The Darjeeling Limited tells of three brothers who embark on a journey to India on a spiritual adventure a year after their father's death. It sarcastically portrays their naivety, by extension, the stereotypes existing of these devastated sons who board a luxury train to India to bottle up the country's spirituality and ship it back home as a souvenir.

After ghosting each other for a year, the train voyage serves to help the brothers bond and rekindle the childhood brotherly love and concern they once felt. The plan tragically changes, leaving the brothers stranded in a desert with a printer, bags, and a laminating machine.

Other works credited to the ingenuity of Wes Anderson include: Bottle Rocket, The Life Aquatic with Steve Zissou that has characters whose animation is much inspired by Magnificent Ambersons and The Great Gatsby.

The rest of his works include a short film titled Rushmore with Bill Murray and Jason Schwartzman, Isle of Dogs, Fantastic Mr. Fox, and his latest debut of 2020 The French Dispatch, which he wrote, produced, and directed.

Wes Anderson techniques that make his films unique

1. Slow-motion

Beautifully woven into all of his films is the slow-motion, then abrupt stop motion technique that comes towards the end more often than not. He intricately infuses shots to kick off at average speed before gradually stepping them down to move in slow motion while using it.

Unlike most of his peers, such as Roman Polanski, this is unlike most of his peers, who may opt to use it intermittently amongst their movies. View a compilation of Wes Anderson's famous use of slow-motion. It is also important to note, Wes Anderson animates every scene before filming it.

The Grand Budapest Hotel animation

The Grand Budapest Hotel side by side

2. Symmetry

Considered to be one of the finest attributes he has mastered, Wes Anderson has consistently and precisely used symmetry in all his shots, visuals, and works that he has produced. As a philosophy student, he might have learned the psychological connection between the brain of humans and symmetry.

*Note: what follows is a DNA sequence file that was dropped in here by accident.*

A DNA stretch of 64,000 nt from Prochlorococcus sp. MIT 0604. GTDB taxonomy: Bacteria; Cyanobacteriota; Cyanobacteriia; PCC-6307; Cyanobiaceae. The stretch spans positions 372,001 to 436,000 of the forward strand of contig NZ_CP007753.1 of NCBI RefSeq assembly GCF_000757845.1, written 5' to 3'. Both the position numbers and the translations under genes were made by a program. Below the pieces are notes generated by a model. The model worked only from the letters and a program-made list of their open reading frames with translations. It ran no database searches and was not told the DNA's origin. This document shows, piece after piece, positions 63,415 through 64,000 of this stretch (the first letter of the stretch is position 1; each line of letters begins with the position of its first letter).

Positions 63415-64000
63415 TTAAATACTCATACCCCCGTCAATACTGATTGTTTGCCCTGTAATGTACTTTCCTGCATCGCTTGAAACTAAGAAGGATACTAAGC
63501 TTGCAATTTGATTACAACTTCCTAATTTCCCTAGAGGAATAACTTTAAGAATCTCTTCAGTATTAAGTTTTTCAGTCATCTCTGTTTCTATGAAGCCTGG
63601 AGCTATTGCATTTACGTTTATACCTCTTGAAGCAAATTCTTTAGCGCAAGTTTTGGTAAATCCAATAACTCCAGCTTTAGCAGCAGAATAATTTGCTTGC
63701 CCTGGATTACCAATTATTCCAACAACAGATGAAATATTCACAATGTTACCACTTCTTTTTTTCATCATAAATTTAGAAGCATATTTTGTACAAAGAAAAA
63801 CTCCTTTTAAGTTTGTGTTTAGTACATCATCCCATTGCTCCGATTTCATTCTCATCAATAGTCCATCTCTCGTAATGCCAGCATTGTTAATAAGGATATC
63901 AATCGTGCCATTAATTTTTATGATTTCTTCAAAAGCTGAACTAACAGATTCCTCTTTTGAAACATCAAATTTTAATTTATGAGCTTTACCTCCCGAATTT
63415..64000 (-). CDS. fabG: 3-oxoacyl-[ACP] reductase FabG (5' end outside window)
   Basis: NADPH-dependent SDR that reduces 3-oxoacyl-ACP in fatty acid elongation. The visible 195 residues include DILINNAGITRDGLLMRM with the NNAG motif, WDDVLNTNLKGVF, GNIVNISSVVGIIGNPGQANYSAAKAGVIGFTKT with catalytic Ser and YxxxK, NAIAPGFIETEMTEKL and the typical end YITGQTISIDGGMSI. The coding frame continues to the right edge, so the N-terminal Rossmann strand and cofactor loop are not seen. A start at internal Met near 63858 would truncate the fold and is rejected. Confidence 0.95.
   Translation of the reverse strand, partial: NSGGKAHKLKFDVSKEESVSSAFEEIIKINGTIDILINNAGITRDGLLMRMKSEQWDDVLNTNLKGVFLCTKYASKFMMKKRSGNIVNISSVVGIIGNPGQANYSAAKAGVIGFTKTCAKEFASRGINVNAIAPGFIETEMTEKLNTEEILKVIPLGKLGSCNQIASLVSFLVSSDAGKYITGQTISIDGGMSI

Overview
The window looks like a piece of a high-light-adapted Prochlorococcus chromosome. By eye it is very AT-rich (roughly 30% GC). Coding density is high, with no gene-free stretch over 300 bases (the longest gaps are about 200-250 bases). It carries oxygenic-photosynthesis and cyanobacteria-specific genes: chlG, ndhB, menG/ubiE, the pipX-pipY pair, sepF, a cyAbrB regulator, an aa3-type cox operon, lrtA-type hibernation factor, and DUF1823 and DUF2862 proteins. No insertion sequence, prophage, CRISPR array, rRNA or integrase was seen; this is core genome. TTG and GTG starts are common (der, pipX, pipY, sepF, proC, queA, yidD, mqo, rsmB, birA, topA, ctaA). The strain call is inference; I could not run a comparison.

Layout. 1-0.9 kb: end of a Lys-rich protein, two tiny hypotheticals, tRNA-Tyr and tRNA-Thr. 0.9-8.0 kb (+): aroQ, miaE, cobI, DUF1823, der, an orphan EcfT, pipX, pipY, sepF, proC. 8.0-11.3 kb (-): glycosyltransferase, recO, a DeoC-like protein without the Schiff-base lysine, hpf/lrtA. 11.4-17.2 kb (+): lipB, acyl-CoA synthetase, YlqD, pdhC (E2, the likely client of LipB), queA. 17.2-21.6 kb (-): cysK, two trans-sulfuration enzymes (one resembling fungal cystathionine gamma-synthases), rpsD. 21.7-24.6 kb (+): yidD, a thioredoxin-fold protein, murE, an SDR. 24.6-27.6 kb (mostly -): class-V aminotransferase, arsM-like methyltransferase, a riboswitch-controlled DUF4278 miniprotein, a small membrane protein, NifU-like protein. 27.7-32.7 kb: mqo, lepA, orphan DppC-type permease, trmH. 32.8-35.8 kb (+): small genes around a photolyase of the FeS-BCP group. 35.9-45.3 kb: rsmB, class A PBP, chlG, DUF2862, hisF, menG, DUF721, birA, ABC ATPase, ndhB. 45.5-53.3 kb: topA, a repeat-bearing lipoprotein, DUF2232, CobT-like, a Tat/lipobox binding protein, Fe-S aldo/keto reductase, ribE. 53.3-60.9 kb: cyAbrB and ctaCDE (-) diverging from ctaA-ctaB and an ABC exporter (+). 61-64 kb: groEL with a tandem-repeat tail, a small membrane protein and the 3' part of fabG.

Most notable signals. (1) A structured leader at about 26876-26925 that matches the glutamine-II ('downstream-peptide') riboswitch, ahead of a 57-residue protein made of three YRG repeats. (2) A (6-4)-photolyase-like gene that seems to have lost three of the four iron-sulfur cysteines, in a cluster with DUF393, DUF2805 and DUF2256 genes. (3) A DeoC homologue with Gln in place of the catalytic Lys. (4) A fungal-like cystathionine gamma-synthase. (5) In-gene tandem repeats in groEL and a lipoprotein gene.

So effective has this technique become that all his visuals, be it bird view or otherwise, all precariously turn out symmetrical. Most other filmmakers oscillate between symmetry and asymmetry.

3. Color palettes

Many designers and other professionals have found tremendous learning experiences from Wes Anderson films. Though his inspiration is unknown, he is known for his color palettes that can naturally, creatively, and accurately depict scenes.

Case in point, his film The Life Aquatic with Steve Zissou. In this film, he delicately and interchangeably uses blue and orange shades as characteristics of the marine environment. This pure Wes Anderson aesthetic endears him to fans as it is an accurate depiction of his story.

4. Music

Randall Poster has served as Anderson's music supervisor, and he may be the brains behind the consistency of the soundtracks in films produced by Anderson.

His most common soundtracks are reincarnations of fast-paced pop and rock music of the 1960s and 1970s. The soundtracks are so notable that they almost, in themselves, are a character.

5. Typography